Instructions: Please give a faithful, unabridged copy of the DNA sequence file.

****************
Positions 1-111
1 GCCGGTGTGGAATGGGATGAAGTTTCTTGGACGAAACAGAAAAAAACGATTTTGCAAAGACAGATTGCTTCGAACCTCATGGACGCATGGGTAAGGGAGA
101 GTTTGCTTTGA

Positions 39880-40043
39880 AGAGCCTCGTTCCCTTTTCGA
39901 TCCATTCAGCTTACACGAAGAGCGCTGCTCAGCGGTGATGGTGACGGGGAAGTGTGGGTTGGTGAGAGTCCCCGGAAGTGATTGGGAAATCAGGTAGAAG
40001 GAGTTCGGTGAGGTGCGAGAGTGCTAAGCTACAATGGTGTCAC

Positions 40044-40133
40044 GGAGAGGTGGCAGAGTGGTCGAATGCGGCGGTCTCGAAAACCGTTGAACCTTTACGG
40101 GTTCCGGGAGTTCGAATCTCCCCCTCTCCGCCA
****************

Positions 1-111
1 GCCGGTGTGGAATGGGATGAAGTTTCTTGGACGAAACAGAAAAAAACGATTTTGCAAAGACAGATTGCTTCGAACCTCATGGACGCATGGGTAAGGGAGA
101 GTTTGCTTTGA

Positions 39880-40043
39880 AGAGCCTCGTTCCCTTTTCGA
39901 TCCATTCAGCTTACACGAAGAGCGCTGCTCAGCGGTGATGGTGACGGGGAAGTGTGGGTTGGTGAGAGTCCCCGGAAGTGATTGGGAAATCAGGTAGAAG
40001 GAGTTCGGTGAGGTGCGAGAGTGCTAAGCTACAATGGTGTCAC

Positions 40044-40133
40044 GGAGAGGTGGCAGAGTGGTCGAATGCGGCGGTCTCGAAAACCGTTGAACCTTTACGG
40101 GTTCCGGGAGTTCGAATCTCCCCCTCTCCGCCA